Friday, 10 November 2017

REVIEW: The Tailor-Made Man at the White Bear Theatre

This play tells the true story of William Haines, a movie star in the 1930s who was fired for being gay. In the story we are shown the ups and downs of his long term relationship with partner Jimmie Shields and their close friends who help put their life back together when they come under attack from local homophobes. 

In a time of Weinstein and Spacey, we have been enlightened with some of the disgusting goings on behind the camera in the entertainment industry. This play speaks out about that and even though its this production marks the 25th Anniversary of the play, it still has a relevant and prominent message. And with the wonderful Mr Trump in power, the homosexual themes are very close to home. 

Bryan Hodgson brings a new life to this play, his clean and simplistic style cuts together like a movie. Transitions were slick and innovative with focused and precise acting.

Claudio Macor’s writing is on point and his telling of this story is wonderful. It seems to move very quickly in time, taking a while to realise how far in time we have come but the direction plows it forward.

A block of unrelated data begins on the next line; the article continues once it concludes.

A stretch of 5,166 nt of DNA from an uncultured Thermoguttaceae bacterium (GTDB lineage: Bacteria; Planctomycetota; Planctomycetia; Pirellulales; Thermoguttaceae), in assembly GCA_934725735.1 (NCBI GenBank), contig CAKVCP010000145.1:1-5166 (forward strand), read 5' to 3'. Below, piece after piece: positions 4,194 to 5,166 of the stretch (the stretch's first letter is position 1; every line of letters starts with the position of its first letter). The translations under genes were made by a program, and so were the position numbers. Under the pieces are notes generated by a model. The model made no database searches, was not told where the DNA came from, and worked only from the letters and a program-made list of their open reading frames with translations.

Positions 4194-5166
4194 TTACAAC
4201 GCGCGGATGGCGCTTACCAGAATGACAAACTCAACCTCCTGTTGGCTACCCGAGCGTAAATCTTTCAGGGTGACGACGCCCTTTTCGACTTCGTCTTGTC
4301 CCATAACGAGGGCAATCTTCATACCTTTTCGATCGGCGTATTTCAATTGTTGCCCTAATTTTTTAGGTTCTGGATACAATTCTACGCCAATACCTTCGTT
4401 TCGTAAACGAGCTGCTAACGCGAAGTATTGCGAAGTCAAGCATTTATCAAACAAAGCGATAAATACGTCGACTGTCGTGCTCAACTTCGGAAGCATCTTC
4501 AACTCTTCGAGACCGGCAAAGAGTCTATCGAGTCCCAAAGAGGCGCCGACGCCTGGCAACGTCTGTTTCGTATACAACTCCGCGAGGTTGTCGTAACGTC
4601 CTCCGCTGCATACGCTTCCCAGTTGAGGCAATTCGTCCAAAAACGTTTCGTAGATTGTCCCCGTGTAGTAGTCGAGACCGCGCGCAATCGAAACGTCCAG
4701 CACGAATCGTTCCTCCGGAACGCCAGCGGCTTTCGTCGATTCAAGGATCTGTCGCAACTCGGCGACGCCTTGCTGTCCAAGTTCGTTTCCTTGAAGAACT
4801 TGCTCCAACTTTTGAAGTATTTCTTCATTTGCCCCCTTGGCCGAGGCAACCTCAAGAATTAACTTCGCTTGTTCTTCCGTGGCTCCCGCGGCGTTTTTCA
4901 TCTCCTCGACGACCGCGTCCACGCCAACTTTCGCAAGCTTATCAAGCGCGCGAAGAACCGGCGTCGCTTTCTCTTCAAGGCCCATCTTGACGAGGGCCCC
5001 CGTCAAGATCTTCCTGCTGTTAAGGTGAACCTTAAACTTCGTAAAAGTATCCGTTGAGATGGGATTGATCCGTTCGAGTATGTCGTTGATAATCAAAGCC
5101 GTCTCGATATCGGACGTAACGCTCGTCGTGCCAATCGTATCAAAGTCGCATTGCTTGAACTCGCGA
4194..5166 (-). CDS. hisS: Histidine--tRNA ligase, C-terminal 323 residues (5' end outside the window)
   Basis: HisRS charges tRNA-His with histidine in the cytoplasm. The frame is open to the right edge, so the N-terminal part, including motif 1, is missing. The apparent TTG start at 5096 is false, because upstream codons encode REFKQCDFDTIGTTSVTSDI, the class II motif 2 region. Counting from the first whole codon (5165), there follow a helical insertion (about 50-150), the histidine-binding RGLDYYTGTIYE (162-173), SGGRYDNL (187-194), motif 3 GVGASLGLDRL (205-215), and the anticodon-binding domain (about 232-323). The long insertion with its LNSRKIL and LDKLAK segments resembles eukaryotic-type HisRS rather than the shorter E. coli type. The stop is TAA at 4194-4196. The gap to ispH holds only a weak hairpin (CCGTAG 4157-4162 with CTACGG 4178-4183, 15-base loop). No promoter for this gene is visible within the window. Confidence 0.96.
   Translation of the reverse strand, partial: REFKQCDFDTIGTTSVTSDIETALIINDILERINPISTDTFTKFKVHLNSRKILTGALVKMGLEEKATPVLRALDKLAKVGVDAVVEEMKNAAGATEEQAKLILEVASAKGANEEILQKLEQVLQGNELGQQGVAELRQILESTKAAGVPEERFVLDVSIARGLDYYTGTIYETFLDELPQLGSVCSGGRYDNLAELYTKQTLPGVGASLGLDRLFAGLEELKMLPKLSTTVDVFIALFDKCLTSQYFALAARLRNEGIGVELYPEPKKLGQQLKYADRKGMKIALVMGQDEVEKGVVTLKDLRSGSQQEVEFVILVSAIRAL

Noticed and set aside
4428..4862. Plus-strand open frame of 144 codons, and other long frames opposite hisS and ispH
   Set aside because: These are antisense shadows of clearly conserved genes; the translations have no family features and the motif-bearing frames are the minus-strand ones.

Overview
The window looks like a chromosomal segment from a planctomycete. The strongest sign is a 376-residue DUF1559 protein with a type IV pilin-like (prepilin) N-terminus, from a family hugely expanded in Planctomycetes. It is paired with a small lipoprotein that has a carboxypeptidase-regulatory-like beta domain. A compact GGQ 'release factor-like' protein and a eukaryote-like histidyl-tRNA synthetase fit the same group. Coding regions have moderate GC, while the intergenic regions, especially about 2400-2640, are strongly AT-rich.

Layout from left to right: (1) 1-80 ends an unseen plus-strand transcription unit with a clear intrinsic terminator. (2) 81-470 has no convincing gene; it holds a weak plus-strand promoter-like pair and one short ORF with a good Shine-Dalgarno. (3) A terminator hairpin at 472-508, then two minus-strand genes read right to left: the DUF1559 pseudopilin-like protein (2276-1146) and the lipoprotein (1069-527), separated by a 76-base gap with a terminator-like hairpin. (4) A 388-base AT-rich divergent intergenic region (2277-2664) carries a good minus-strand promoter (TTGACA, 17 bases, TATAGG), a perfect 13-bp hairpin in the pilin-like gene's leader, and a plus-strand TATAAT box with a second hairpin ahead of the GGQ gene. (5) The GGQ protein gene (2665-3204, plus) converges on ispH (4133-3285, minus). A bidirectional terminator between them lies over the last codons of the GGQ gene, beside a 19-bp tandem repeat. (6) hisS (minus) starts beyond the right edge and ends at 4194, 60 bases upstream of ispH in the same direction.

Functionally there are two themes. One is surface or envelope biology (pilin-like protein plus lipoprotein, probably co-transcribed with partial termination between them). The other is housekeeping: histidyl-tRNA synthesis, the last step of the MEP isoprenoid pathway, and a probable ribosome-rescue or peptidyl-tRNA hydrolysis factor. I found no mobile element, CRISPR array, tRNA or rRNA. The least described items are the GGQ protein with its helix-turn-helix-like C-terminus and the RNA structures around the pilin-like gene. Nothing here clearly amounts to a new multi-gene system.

This production has been beautifully designed by Mike Lees, this small space is filled with trinkets that scream old Hollywood and its truly stunning to look at. The space is beautifully transformed. 

There is so much heart in this piece and even though its a well cut and clean play, its simplicity is stunning. They let the story do the work and its told beautifully. 

The cast are stellar, Mitchell Hunt triumphs as Haines. He is charming, frustrating and heartfelt all in one. His relationship with Jimmie (played by Tom Berkeley) is truthful and heartwarming. Even when it gets tough. Berkeley plays Jimmie as a caring and sweet partner and we want them both to succeed as business men and partners. 

Dean Harris and Edwin Flay play Louis B Mayer and Howard Strickling, the studios head and PR men. Unfortunately their scenes dipped in energy but they kept it intimate and embodied the characters to the point where we loved to hate them. 

The star of this show has to be Rachel Knowles, she multi-roled and each
character had definition and soul. I couldn’t take my eyes of her, a fantastic and very watchable actress. 

Yvonne Lawlor, Henry Felix and Peter Dewhurst round out the cast and together they are an incredibly strong company. 

The comedy in the piece is light and the story is beautifully heart breaking. This is a story that needs to be told more than ever at this time, its a gloriously put together piece with slick direction and beautiful acting. A strong creative team and a talented ensemble of actors. And even though this piece is 25 years old, its more relevant than ever. 

Review by Mark Swale

Rating: ★★★★
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